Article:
We should note that SolarEdge, like our next company Enphase Energy, makes a key piece of the solar energy system called the inverter, while SunPower and First Solar make the actual solar panels. While the solar panels gather the sunlight and turn it into electricity, the inverters turn it from direct current electricity into the alternating current electricity that the grid uses. And while individual solar panels can fail and reduce output accordingly, inverters would be a central point of failure that results in system downtime.

Higher Warranty Expense Rates

Without getting too deep into the intricacies of the systems design and manufacturing methods involved, it is obvious from a comparison of the averages in Figures 1 & 2 versus those in Figures 3 & 4 that the inverters generate more warranty expense than the solar panels. SolarEdge's accrual rate averaged 6.1% with a standard deviation of 0.9%, while Enphase averages 2.3% with a 1.3% standard deviation. So the two companies belong in the high band of this industry's warranty expense rates.

Figure 4
Enphase Energy Inc.
Average Claims & Accrual Rates
(as a % of product sales, 2010-2018)

Figure 4

Note also that Enphase's claims rate exceeded its accrual rate in the middle of 2013, and has remained higher for most of the past five years. In fact, since mid-2013, Enphase's claims rate has averaged 2.4%, a full percentage point higher than its accrual rate. As a result, Enphase is constantly adding extra accruals to its warranty reserves through changes in estimate, which don't show up in Figure 4.

International Manufacturers

Yingli and JA Solar, our two Chinese manufacturers, both report their warranty expenses in yuan, the official currency of the People's Republic. Hanwha and Canadian Solar both report in U.S. dollars. But because our warranty expenses are expressed in percentages rather than in amounts, those considerations drop out of the calculations.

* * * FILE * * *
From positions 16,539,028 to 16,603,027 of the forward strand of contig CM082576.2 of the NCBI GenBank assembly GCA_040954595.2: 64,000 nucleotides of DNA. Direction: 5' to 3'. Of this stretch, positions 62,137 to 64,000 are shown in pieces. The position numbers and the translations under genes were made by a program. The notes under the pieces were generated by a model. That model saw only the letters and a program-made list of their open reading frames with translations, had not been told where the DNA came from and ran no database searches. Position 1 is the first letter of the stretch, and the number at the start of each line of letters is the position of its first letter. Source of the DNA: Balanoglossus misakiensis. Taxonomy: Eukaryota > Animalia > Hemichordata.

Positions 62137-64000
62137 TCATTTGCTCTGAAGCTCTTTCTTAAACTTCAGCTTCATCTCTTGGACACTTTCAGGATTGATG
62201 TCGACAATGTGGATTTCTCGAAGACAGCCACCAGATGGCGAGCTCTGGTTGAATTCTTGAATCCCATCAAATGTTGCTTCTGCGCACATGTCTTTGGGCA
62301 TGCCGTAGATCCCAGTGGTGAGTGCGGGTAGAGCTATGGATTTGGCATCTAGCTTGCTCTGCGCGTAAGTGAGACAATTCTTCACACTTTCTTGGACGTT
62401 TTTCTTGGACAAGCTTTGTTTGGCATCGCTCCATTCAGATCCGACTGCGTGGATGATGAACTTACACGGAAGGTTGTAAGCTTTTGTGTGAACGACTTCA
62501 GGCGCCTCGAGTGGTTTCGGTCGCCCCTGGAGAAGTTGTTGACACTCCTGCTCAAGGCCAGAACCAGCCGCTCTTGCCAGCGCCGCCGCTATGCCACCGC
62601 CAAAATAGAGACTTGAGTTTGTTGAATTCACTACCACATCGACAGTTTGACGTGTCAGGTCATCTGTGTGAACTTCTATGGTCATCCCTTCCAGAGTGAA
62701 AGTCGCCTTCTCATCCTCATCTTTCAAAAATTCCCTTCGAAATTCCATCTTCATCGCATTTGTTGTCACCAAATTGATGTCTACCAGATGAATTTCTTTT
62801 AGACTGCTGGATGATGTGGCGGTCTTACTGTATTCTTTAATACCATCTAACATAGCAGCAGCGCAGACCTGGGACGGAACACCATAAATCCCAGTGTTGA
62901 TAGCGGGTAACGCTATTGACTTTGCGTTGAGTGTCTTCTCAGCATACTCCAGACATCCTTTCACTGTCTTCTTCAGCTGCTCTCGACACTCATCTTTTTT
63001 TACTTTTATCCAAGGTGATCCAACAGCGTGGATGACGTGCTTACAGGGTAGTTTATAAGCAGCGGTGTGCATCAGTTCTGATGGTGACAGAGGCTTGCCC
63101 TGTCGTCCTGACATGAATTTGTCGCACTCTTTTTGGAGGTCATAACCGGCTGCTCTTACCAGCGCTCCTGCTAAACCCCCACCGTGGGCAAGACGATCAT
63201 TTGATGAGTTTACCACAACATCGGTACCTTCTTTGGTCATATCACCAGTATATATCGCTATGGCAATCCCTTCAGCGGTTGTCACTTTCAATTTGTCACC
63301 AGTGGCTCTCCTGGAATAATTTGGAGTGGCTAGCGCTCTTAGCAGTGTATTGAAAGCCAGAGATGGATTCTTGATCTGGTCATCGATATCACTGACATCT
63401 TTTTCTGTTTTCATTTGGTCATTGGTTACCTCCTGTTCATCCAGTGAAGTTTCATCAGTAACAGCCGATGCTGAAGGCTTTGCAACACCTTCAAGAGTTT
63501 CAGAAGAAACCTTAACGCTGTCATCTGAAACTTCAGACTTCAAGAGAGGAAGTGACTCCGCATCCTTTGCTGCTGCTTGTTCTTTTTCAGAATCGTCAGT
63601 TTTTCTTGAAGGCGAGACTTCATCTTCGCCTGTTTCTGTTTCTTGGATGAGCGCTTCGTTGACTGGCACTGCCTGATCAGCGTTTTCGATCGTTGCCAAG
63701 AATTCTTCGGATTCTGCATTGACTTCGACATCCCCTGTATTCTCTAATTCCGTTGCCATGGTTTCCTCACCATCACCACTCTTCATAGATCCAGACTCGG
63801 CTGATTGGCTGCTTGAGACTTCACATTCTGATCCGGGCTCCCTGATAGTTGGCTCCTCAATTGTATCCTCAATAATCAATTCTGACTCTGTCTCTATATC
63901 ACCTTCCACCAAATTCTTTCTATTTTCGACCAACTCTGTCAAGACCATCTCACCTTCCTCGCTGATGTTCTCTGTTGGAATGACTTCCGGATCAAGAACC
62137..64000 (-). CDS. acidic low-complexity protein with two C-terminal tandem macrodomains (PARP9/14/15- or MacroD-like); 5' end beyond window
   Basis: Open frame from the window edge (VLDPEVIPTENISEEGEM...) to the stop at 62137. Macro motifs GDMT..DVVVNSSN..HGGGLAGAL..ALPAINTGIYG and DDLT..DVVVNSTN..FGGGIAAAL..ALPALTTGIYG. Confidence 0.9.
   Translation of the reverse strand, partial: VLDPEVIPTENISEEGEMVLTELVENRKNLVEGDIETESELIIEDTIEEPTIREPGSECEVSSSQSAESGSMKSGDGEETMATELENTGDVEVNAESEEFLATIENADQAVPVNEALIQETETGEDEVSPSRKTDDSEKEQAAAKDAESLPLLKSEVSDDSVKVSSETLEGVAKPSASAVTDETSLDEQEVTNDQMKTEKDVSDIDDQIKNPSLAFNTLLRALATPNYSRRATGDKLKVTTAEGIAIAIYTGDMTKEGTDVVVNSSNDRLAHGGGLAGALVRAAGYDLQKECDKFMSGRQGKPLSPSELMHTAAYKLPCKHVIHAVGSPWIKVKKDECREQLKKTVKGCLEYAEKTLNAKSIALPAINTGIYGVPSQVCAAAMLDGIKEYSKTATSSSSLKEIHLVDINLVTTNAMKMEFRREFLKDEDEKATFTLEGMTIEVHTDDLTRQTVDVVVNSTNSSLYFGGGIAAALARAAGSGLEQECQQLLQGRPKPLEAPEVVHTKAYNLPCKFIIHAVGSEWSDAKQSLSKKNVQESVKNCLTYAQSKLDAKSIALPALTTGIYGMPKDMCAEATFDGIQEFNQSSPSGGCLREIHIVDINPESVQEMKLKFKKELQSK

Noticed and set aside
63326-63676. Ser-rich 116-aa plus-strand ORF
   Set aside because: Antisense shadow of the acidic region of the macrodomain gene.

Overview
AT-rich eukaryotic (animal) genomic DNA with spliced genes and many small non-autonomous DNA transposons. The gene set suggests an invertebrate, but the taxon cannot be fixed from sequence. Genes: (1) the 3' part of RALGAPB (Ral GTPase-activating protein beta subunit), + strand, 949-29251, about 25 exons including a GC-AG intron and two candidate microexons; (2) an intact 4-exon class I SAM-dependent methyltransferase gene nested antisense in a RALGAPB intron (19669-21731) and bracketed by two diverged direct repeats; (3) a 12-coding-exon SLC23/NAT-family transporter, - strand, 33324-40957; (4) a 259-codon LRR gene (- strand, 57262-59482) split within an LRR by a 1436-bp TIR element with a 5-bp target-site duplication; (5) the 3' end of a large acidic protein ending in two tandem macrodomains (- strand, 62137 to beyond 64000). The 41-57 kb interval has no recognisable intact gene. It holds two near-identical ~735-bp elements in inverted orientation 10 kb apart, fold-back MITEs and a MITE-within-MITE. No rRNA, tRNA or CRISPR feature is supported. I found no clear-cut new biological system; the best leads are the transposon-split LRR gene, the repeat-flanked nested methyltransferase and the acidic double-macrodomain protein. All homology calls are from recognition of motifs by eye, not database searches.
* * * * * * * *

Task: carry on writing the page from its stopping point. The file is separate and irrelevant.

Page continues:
All four international manufacturers, however, detail their warranty expenses only once a year, in their annual reports. So all the percentages in Figures 5 through 8 have been averaged over four quarters, and there is not yet any 2018 data.

Yingli and JA Solar are at the very low end of our three warranty expense bands, with accrual rates at or below one percent. In Figure 5 we can see that Yingli has kept its accrual rate close to one percent while its claims rate rose in recent years, while JA Solar gradually raised its accrual rate to one percent while its claims rate remained close to zero.

Figure 5
Yingli Green Energy
Average Claims & Accrual Rates
(as a % of product sales, 2005-2017)

Figure 5

In no year have either Yingli or JA Solar seen their claims rates exceed their accrual rates. In fact, Yingli reported no claims from 2005 to 2007 and again in 2011. JA Solar has reported claims only in the years 2012 and 2017. And since the company recently took itself private, there is not likely to be a 2018 annual report.

Figure 6
JA Solar Holdings Co. Ltd.
Average Claims & Accrual Rates
(as a % of product sales, 2007-2017)

Figure 6

Canadian Solar, based about an hour outside of Toronto in the city of Guelph, is the third member of the low band of our warranty expense rate hierarchy. As can be seen in Figure 7, the company kept its accrual rate close to one percent from 2004 to 2012, but then dropped it abruptly. Meanwhile, its claims rate, which remained very low from 2004 to 2015, has exceeded its accrual rate for each of the past two years.

Figure 7
Canadian Solar Inc.
Average Claims & Accrual Rates
(as a % of product sales, 2004-2017)

Figure 7

In fact, five of the eight companies we're tracking this week have seen their claims rate recently climb higher than their accrual rates. Hanwha Q Cells is the fifth, as can be seen in Figure 8. From 2009 until 2014, the gap between the two rates narrowed, and then in 2017 they flipped, with accruals falling to their lowest-ever level while claims rose to nearly 0.9% of revenue.

Figure 8
Hanwha Q Cells Co. Ltd.
Average Claims & Accrual Rates
(as a % of product sales, 2009-2017)

Figure 8

Perplexingly, Hanwha has also removed funds from its warranty reserve through changes of estimates during each of the past three years. In 2017, it removed US$7.6 million, even though claims exceeded accruals by US$9.6 million. Now, its warranty reserves are equal to less than three years of claims payments, down from 8 to 10 years in the recent past.

Of course, the big risk with 25-year product warranties is that the company that issues them won't be around long enough to see them all expire peacefully. SunPower and First Solar, the veterans of our group (founded in 1985 and 1990, respectively), are the only two of the eight companies to pass their 25th birthdays so far. Yingli is 21, Hanwha is 19, and the other four are younger. And several companies, which were part of our past-year snapshots of solar industry warranties, are already gone.